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Six shooter and the right to own guns

I have an essay for the Ethnographic Praxis in Industry Conference due, so I have to keep it short. I just wanted to ponder the Supreme Court's 2nd Amendment decision on the individual's right to own guns.

Now gun ownership is one of those areas in which I agree with Chris Rock, "No normal decent person is one thing. OK!?! I got some shit I'm conservative about, I got some shit I'm liberal about. Crime - I'm conservative. Prostitution - I'm liberal."

Gun ownership is one of those areas that in spite of viewing Bowling for Columbine 1000 times, I'm "conservative" about, but for liberal reasons and with some caveats. First the caveats, I believe in the individual right to own guns, but there should be restrictions on the types of guns. I do not think semi-automatic or automatic weapons of any kind are valid weapons for hunting or home self-defense, and thus such be banned. I believe that every gun owner should have a license and have required training or be able to pass a "shooting" test in the way that you have to pass a driving test to get a drivers license.

Now the Constitutional issue of the 2nd Amendment hinges on whether gun ownership is permissible for those only part of a militia. The 5-4 split vote was that individuals could own guns without being part of a militia. I agree with this decision because of the underlying assumption behind the 2nd Amendment is that you cannot trust the government to protect you (i.e. Redcoats in your house), thus need to have means of self-defense of the home, community, etc. Granted this was before the standing army, but due to US history with the African-American community (and other communities as well), I do not think it is prudent to trust the government so much that you give up the means to defend your community against potential abuse of power.

The first action of any totalitarian regime is to disarm any oppositional factions. Yes, I might trust an Obama administration, but if for some reason it becomes a totalitarian regime, I want to be able to defend myself against the National Guard or US Military if it rolls tanks down my street.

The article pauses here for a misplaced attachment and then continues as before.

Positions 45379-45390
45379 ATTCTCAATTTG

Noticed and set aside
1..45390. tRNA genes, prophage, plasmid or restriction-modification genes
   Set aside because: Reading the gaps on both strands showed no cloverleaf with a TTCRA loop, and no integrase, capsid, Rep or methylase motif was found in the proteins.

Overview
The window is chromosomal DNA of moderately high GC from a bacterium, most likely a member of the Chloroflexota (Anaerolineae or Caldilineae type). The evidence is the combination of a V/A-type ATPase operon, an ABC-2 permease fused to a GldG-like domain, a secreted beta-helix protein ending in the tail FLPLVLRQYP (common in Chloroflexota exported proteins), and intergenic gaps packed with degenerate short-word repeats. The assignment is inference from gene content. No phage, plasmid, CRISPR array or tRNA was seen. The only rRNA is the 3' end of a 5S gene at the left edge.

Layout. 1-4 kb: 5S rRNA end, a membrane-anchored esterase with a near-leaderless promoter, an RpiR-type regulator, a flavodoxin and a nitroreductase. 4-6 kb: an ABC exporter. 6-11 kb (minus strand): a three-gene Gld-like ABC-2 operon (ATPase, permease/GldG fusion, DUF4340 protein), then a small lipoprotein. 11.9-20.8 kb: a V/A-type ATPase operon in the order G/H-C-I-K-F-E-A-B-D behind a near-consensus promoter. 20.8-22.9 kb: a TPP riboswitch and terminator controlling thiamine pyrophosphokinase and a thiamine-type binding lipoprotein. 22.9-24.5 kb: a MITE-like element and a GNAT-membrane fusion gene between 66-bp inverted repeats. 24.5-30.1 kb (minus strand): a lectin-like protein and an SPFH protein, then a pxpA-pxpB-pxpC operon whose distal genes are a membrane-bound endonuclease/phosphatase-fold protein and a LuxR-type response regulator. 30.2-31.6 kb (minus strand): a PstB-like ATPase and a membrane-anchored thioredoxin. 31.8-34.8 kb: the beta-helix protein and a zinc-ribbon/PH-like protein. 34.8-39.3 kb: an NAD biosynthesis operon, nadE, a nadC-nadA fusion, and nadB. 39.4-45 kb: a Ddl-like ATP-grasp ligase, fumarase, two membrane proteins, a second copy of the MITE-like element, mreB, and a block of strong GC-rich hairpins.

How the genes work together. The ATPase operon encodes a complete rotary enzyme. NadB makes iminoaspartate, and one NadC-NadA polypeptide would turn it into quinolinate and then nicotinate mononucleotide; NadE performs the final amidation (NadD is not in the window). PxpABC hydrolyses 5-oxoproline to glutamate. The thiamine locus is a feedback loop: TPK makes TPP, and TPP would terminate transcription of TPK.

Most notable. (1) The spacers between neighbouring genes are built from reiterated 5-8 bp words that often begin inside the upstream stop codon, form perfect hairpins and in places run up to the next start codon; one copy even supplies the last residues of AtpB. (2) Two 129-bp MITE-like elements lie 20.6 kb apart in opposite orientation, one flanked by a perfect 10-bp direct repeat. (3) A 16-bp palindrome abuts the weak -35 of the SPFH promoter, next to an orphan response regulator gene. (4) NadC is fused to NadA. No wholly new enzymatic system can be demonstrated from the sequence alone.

But you might say, most of the weapons are being used to kill innocent children in drive by shootings. This is where the caveats become important from a policy perspective although I understand the reality of gun theft and running, so that requiring licenses and training does not help the situation. I get it. But, one of the important messages of Bowling for Columbine was that it was not the amount of guns on the streets that caused the rates of homicide in the US, but rather the culture of fear propagated by the media and unscrupulous politicians. Eliminating individual gun ownership may seem to be the most practical solution to gun-related violence, but I would want to approach things from a different perspective. I'd make policies that would require broadcasters to make sure that 50% of their content covered "positive" news. If the FCC can regulate sex, it should regulate violence in the media by saying "Okay, you can have your Murder/Death/Kill, but you have to give equal time to Compassion/Life/Alturism."